The patterns change over time, and JS can easily do things on the bleeding edge.
        Sure, you can grab a JS library to do something like a boring a synchronous SOAP call that people have done for years in Java or ruby.

        The reason why this is different now is that we have things like NodeJS, WebSockets, SPDY protocol, WebRTC, etc. All of which lend themselves to event driven asynchronous programming.

        We can still do the traditional common types of networking, and there’s plenty of JS libraries for that. But we can also very easily do something like Socket.IO with JSON-RPC instead of AJAX/REST. Or have a JS library for HTML5 games that makes a peer to peer connection using RTC.

        Add to this the fact that many JS networking libraries exists because people want to implement new tech and have different preferences on things like module formats, callbacks vs Promises/A+ spec, testing models, etc.

        New things will make it into the language (lots coming in ES6), but the JS community will never settle on a set of enterprisey patterns pushed by companies the way other tech stacks have.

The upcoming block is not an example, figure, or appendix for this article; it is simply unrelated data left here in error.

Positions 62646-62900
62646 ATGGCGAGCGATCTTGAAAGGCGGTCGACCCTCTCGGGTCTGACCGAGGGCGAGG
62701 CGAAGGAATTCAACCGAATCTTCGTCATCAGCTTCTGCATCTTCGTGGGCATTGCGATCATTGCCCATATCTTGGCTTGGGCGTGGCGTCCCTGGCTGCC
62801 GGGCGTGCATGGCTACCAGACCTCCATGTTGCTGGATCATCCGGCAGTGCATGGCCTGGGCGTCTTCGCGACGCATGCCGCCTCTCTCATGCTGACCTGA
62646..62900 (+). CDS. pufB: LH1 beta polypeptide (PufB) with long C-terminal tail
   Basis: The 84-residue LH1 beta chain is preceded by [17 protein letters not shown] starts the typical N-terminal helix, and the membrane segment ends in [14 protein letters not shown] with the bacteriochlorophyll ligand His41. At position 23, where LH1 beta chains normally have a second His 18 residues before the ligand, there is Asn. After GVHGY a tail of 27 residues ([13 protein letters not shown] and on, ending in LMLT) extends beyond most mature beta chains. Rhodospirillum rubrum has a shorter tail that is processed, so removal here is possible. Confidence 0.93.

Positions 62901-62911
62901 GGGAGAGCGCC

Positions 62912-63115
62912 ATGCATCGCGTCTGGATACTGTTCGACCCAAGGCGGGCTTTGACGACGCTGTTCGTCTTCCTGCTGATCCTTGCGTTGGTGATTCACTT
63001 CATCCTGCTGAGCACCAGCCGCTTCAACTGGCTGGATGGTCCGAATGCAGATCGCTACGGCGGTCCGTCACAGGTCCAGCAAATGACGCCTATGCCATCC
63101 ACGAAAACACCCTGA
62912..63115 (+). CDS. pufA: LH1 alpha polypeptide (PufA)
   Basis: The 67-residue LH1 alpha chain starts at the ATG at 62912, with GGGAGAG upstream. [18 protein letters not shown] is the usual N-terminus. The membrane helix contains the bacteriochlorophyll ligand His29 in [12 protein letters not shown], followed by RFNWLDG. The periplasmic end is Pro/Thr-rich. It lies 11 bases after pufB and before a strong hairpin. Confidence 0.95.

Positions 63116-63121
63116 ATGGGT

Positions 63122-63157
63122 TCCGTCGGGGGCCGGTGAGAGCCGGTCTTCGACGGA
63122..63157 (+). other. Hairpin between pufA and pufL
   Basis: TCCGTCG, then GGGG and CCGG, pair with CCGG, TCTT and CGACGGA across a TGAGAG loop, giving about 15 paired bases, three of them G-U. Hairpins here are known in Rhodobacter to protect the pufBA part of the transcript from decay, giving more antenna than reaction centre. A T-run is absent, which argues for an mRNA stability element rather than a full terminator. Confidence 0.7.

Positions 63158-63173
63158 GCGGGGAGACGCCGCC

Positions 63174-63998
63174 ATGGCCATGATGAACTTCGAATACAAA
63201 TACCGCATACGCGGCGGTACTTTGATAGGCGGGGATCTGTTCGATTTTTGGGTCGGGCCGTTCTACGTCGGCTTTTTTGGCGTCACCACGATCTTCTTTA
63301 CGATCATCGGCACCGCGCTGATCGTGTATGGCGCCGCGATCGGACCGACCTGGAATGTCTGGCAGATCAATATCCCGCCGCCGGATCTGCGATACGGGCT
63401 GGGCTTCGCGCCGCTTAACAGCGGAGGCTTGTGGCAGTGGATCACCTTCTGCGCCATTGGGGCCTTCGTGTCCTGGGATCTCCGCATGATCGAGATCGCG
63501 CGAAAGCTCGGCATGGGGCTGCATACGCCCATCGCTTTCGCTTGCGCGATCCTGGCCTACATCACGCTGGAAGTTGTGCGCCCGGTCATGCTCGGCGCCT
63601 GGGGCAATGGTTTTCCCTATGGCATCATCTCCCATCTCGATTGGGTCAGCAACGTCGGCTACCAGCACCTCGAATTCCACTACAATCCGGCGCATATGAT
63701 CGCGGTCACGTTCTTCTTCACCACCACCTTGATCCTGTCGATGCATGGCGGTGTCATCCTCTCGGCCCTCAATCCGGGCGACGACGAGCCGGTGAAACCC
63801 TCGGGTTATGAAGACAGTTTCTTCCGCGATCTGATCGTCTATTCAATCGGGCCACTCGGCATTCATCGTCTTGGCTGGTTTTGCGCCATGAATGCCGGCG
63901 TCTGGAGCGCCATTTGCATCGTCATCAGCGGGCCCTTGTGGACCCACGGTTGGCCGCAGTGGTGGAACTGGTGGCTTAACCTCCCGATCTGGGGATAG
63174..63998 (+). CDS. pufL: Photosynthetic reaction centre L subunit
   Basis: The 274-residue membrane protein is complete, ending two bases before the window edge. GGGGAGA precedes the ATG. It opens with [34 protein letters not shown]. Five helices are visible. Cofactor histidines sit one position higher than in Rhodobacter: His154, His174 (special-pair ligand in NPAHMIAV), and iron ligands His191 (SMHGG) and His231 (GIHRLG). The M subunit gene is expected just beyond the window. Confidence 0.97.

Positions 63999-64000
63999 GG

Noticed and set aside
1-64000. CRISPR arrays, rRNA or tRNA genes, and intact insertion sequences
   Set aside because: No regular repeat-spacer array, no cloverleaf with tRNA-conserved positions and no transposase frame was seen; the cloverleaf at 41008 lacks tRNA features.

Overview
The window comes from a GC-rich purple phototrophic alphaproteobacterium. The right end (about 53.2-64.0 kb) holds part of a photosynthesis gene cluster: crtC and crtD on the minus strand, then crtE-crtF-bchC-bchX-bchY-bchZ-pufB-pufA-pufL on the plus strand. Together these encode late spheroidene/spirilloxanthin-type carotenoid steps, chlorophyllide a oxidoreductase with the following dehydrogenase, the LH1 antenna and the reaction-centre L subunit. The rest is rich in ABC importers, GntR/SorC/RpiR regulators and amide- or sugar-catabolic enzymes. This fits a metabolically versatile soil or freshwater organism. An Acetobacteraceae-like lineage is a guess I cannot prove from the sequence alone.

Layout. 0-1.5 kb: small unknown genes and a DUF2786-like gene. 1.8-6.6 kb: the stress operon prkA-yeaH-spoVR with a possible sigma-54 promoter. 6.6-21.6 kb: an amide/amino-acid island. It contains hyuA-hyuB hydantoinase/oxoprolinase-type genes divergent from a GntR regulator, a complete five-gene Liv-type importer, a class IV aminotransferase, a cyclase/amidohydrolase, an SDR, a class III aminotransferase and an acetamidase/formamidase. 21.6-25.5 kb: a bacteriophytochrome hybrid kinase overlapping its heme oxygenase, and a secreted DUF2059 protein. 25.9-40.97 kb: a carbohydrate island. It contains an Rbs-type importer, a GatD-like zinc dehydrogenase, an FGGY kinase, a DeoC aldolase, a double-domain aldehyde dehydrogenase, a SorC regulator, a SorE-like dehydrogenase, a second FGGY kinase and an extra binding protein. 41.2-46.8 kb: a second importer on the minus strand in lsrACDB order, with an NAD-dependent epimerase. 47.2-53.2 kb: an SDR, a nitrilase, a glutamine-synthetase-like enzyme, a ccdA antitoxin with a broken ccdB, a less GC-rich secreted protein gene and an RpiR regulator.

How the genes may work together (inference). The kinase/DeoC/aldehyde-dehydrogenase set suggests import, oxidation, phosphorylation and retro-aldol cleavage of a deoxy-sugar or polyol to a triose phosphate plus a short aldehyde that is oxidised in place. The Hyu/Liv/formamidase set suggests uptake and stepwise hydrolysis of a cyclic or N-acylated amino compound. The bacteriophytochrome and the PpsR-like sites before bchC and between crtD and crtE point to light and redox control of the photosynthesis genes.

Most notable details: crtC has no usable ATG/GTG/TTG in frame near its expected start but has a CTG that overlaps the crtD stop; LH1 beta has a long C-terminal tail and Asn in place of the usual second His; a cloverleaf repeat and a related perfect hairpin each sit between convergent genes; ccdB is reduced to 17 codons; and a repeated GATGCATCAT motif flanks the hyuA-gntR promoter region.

• Gerald Leenerts

      Choice can be good, but it can be very very bad. In JS terms I think it’s more negative than good. I don’t want 30 different ways to do something, I want a stable 3~5 choices with a good standing rep behind all of them.

      • Luis Montes

        I want 30 stable ways of doing something each with a good standing rep, active maintainers, and 100% test coverage 🙂

        • Gerald Leenerts

          I can’t disagree with that.

  • Steve Krzysiak

    Interesting, any plans to release the code so other can adapt for other topics like PHP/Python/arbitrary-tech?

    • takipiblog

      That’s a good Idea. We’ll consider releasing it.

  • Rohit

    “Test driven development (TDD) is huge in Java and Ruby (still not in JS)” If i am not mistaken, mocha was the second on the JS list, doesn’t that make TDD “huge” in JS as well…?